As one of the oldest domesticated animal species, dogs have been one of the most loved and cherished companions to humans. This would come as no surprise since human-dog companionships have been dated back to over 15,000 years ago, with humans using dogs to accompany them on hunting trips or to protect them from predators.
Today, dogs are not only considered family pets, they’re also now trained to provide service and support to patients, families, and people requiring support during difficult times in the form of therapy dogs. In this article, we’ll discuss what therapy dogs are, how they differ from service dogs, and how you can successfully train your dog to become one.
One of the common misconceptions when it comes to therapy dogs is that they work similarly to service dogs – especially since both these types of service can be applicable to clinical settings. While this is true up to a point, service dogs and therapy dogs are very different from one another.
Service dogs are trained extensively to assist people with disabilities, such as assisting them in moving around safely, detecting markers that may point to disease triggers, and alerting patients of danger when they’re in public places. While service dogs do provide a certain level of comfort, they are not trained to solely provide this. Therapy dogs, on the other hand, are trained to provide emotional support and comfort to patients, children, or family members in settings where these are needed – including hospitals, schools, clinics, and hospices.
By definition, service dogs are trained for specific tasks to help people with disabilities or difficulties, while therapy dogs are trained to provide emotional relief and support.
While almost all dogs are loving and affectionate, unfortunately, not all dogs can be therapy dogs. To be a therapy dog, a dog must meet various requirements when it comes to their disposition. A therapy dog needs to be friendly, confident, and have a stable temperament. Additionally, they must also have basic training and be well-socialised and comfortable around different people and situations.
Some of the dog breeds that are more commonly used as therapy dogs include Golden Retrievers, Labrador Retrievers, Poodles, and Cavoodle dogs, but any breed can be a therapy dog if they meet the required standards.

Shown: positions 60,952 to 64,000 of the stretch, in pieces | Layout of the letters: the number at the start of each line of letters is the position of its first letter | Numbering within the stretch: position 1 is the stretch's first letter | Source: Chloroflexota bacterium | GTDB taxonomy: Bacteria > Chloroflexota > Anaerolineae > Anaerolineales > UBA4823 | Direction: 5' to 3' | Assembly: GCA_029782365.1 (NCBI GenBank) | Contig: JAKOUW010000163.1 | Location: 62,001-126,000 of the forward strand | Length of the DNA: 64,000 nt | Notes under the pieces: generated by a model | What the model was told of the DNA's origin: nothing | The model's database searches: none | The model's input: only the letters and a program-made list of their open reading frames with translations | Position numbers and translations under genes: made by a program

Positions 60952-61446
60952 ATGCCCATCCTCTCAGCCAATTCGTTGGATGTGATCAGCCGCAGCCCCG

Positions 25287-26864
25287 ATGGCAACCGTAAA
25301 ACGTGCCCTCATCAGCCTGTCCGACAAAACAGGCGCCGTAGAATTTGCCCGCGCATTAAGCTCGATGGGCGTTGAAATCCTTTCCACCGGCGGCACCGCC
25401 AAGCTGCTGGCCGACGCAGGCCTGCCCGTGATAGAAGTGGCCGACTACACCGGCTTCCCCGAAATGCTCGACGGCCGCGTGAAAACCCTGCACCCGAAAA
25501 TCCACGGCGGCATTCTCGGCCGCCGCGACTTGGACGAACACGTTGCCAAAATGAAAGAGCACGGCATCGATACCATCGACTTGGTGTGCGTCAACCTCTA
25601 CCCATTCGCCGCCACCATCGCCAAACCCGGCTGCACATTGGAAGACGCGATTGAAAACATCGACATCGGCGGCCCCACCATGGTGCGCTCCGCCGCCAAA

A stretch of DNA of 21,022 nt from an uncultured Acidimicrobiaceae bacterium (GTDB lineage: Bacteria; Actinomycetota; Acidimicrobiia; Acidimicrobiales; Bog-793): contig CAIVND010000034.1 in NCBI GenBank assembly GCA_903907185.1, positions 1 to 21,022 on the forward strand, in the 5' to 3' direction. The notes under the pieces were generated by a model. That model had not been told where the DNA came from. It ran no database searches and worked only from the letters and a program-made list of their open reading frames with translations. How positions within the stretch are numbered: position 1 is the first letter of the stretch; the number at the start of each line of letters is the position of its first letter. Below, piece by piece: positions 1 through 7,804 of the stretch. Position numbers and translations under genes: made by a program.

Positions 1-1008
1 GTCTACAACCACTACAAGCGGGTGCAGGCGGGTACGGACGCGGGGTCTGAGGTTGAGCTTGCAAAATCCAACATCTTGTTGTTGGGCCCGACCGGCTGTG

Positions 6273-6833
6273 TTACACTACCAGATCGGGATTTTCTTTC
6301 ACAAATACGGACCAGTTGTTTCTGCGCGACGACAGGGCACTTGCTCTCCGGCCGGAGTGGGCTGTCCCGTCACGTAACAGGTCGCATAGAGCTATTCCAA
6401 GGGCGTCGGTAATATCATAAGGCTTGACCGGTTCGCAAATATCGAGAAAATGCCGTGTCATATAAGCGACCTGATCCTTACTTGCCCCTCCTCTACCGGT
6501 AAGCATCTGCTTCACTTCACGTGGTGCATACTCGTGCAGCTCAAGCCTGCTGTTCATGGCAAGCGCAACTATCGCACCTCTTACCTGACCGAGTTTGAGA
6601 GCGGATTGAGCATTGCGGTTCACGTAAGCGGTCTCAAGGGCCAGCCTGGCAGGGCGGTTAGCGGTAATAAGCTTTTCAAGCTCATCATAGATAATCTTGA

Training a dog to be a therapy dog involves a series of steps, from temperament testing to certification. To give you a more detailed timeline, here’s what you need to do:
To determine whether a dog is fit for therapy work, the first step is to assess your dog’s temperament. Temperament testing involves examining a dog’s behaviour to see whether they are suitable for therapy work or service. These assessments include testing the dog’s responsiveness, confidence, and tolerance as well as how well-equipped they are to deal with a variety of stimuli, including humans, sounds, and other animals.
The process of teaching a dog the basic commands and behaviours that will allow them to behave well and interact with people is known as basic obedience training in dogs. Several commands are commonly covered in basic obedience training, including sit, stay, come, heel, leave it, and drop it. In certain cases, basic obedience training also teaches dogs how to behave properly by avoiding letting them jump up on people, bark excessively, or beg for food.
Socialisation in dogs refers to the process of exposing a dog to a variety of people, animals, and environments in a positive and controlled manner to help them develop positive associations and reduce fear and anxiety. All dogs, regardless of their breed or intended purpose, benefit from socialisation since it makes them more adaptable and self-assured in a variety of situations. Furthermore, it can help minimise behavioural problems like aggression and fear and boost the dog’s general quality of life.
Specialised training is the process of training a dog to work with people in therapeutic settings, such as hospitals, nursing homes, and schools. Specialised therapy dog training is necessary to ensure the safety of both the therapy dog and the people they are working with.
It teaches the dog how to behave and engage with individuals in these settings as well as how to handle various stimuli, such as medical equipment, assistive devices, loud noises, and sudden movements. Additionally, it supports the dog’s ability to do its job well and give individuals the emotional support they need.
A number of tests are administered to evaluate the dog’s health, temperament, training, and behaviour as part of a certification, which is typically offered by organisations that support therapy dogs, such as Therapy Dogs International (TDI) or Pet Partners.
A therapy dog can benefit people of all ages and backgrounds, and can help improve their physical and emotional well-being, as well as provide comfort and support during difficult times. If you’re planning on making your dog into a therapy dog, these are just some of the steps that you need to undergo to effectively train your pup into providing comfort and support. Follow this timeline and start helping patients and people overcome trauma, fear, and other situations that would entail people needing emotional support.